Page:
#2860 – 1994 29c Mildred Bailey

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U.S. #2860
29¢ Mildred Bailey
Blues and Jazz Singers
 
Issue Date: September 17, 1994
City: Greenville, MS
Quantity: 24,986,800
Printed By: Ashton-Potter
Printing Method:
Lithographed
Perforations:
11 x 10.8
Color: Multicolored
 
Mildred Bailey was born in 1907 in Tekoa, Washington. While still in her teens she demonstrated sheet music and played at movie houses. In 1929 she joined Paul Whiteman’s band, and became the first female big-band vocalist. During this period she married Red Norvo, also a member of the band, and became known as “The Rockin’ Chair Lady,” due to her brilliant performance of the tune “Rockin’ Chair.” In 1932 Bailey was injured in an automobile accident, forcing her into inactivity.
 
In 1933 Bailey left Whiteman’s band, and with Norvo jointly lead a band. After 1939 she mainly worked as a solo act, and was featured on radio shows, including Benny Goodman’s, with whom she recorded. In 1944 and ’45 she had her own successful radio show.
 
Perhaps Mildred Bailey’s greatest work was with Norvo, doing swing arrangements of Eddie Sauter songs. The couple was very popular, and billed as “Mr. and Mrs. Swing.” Bailey was the first non-black singer accepted in jazz. Her vocal phrasing and high-pitched voice thrilled audiences, especially on ballads and soulful blues tunes. Bailey’s legacy lives on through the many recordings she made under her own name and the many famous musicians she sang with.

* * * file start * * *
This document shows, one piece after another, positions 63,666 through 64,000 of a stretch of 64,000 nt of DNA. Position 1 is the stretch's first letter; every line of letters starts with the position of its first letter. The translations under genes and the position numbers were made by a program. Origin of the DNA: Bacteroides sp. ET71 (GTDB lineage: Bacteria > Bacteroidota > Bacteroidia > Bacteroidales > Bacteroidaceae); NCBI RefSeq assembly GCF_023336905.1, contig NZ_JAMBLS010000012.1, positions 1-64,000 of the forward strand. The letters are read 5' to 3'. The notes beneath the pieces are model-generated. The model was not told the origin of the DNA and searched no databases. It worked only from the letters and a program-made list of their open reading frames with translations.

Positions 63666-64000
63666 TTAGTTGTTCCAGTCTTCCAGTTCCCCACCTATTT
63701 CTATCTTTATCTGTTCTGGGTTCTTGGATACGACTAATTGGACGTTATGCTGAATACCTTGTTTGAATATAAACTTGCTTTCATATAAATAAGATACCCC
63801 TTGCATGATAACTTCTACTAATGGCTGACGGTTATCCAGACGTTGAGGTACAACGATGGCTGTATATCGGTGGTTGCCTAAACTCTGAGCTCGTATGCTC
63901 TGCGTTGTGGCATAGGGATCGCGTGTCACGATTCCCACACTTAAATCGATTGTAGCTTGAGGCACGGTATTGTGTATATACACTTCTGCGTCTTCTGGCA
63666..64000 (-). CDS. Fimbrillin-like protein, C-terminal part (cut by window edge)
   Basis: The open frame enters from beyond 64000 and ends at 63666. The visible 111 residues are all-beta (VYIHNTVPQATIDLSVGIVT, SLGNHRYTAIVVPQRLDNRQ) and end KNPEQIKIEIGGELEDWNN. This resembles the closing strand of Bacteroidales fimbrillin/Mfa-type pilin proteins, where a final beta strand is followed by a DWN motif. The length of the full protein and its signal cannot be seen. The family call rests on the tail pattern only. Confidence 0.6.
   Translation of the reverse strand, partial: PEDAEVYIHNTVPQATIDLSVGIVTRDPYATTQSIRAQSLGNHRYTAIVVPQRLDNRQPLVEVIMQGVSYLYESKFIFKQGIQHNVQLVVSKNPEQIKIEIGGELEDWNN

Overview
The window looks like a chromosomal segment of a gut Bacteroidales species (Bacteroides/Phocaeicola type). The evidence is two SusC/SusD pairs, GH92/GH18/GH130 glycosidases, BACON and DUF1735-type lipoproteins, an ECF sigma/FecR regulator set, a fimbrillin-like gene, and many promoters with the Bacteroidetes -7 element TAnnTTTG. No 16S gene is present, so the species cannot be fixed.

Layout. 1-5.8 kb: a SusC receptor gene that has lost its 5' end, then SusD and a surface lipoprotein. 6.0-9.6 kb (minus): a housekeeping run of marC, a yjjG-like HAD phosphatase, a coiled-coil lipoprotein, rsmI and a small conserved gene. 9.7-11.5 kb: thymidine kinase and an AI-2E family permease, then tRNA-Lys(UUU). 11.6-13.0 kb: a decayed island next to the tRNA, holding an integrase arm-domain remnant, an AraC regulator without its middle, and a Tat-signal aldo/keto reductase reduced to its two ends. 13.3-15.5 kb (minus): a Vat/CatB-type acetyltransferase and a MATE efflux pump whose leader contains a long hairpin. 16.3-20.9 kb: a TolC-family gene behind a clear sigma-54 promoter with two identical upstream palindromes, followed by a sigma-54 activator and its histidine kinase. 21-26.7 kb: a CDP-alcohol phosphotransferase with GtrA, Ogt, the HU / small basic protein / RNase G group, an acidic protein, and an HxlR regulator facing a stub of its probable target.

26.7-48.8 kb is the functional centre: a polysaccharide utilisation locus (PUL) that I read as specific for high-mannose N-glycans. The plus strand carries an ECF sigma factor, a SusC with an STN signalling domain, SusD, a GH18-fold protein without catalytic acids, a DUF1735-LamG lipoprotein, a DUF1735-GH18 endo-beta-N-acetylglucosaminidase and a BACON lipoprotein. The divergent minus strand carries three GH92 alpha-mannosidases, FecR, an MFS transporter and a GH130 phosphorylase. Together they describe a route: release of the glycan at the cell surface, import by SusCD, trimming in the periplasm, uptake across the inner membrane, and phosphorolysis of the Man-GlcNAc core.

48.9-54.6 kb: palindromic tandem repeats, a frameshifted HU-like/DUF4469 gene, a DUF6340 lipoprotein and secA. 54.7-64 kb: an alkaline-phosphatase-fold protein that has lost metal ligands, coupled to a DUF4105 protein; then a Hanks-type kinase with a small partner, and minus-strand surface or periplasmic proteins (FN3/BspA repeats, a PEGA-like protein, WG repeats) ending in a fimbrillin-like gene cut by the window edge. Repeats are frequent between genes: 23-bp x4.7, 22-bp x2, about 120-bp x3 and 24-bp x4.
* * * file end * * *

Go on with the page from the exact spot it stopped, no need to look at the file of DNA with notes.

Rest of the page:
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U.S. #2860
29¢ Mildred Bailey
Blues and Jazz Singers
 
Issue Date: September 17, 1994
City: Greenville, MS
Quantity: 24,986,800
Printed By: Ashton-Potter
Printing Method:
Lithographed
Perforations:
11 x 10.8
Color: Multicolored
 
Mildred Bailey was born in 1907 in Tekoa, Washington. While still in her teens she demonstrated sheet music and played at movie houses. In 1929 she joined Paul Whiteman’s band, and became the first female big-band vocalist. During this period she married Red Norvo, also a member of the band, and became known as “The Rockin’ Chair Lady,” due to her brilliant performance of the tune “Rockin’ Chair.” In 1932 Bailey was injured in an automobile accident, forcing her into inactivity.
 
In 1933 Bailey left Whiteman’s band, and with Norvo jointly lead a band. After 1939 she mainly worked as a solo act, and was featured on radio shows, including Benny Goodman’s, with whom she recorded. In 1944 and ’45 she had her own successful radio show.
 
Perhaps Mildred Bailey’s greatest work was with Norvo, doing swing arrangements of Eddie Sauter songs. The couple was very popular, and billed as “Mr. and Mrs. Swing.” Bailey was the first non-black singer accepted in jazz. Her vocal phrasing and high-pitched voice thrilled audiences, especially on ballads and soulful blues tunes. Bailey’s legacy lives on through the many recordings she made under her own name and the many famous musicians she sang with.